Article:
In addition, because access to health care for patients with mental disorders is limited, the "benefits" of being a research subject may easily be exaggerated when in fact clinical studies are not only uncertain in their potential benefits, but may actually be designed to investigate issues that do not relate directly to the subject’s current therapeutic needs. Further, the patient’s understandable interest in access to promising experimental drugs or devices should not distract from the need to ensure that physicians are aware of therapies that have already been recognized as safe and effective and that should be incorporated into the treatment of their patients. The combination of these and other factors again calls attention to the need to consider more specific guidance about the appropriate ethical constraints in research protocols involving persons with mental disorders who may have decisionmaking impairments.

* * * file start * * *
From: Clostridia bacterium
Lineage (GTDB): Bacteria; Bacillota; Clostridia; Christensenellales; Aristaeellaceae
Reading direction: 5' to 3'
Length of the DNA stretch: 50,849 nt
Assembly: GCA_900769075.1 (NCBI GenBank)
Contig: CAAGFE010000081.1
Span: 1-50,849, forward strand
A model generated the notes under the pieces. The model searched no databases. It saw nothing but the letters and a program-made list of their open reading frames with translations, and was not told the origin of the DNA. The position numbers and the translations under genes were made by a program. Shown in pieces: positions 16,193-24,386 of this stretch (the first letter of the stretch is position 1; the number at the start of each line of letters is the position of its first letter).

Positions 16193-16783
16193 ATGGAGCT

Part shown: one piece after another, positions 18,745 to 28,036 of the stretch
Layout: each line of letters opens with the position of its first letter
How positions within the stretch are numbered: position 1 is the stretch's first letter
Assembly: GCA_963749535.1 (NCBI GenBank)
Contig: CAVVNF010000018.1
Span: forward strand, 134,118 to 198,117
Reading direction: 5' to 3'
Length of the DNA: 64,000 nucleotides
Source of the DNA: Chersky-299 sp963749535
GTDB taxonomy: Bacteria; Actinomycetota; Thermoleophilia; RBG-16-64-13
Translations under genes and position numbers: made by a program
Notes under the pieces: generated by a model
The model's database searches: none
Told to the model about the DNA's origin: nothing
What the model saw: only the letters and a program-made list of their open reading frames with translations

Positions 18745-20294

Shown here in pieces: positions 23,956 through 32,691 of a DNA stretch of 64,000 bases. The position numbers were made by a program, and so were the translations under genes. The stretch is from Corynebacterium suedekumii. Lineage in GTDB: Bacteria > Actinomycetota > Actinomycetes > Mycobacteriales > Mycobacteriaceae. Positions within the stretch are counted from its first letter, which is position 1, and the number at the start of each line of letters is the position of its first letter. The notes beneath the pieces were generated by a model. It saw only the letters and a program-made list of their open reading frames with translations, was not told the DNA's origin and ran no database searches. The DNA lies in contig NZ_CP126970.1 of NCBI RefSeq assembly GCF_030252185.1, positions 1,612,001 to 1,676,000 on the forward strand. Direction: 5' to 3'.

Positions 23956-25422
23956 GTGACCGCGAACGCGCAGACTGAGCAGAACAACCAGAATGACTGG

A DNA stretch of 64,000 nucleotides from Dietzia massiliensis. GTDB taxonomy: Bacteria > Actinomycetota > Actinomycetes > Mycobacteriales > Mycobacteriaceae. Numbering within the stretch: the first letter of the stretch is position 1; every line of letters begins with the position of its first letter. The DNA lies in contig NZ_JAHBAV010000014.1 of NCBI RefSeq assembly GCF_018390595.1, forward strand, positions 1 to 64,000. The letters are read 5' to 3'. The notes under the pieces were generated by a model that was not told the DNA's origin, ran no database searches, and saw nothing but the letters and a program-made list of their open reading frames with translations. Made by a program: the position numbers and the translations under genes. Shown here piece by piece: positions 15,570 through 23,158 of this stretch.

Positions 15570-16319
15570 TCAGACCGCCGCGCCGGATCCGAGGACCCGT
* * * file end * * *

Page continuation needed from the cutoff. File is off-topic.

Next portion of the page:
For a variety of reasons, previous efforts to establish specific protections for such subjects have largely failed, although some researchers and institutions have taken important and responsible initiatives. A recent report of the Department of Health and Human Services (DHHS) Office of the Inspector General describes such innovative practices,35 but the practices described focus on IRB review generally, not the review of protocols involving vulnerable populations. It seems that efforts to establish appropriate regulations have been hampered either by longstanding inimical social attitudes toward persons with mental disorders that may affect their decisionmaking capacity or by lack of consensus regarding how the appropriate protections should be structured. Nevertheless, society has an important and continuing obligation to address these issues more effectively for the sake of those who are directly affected by them.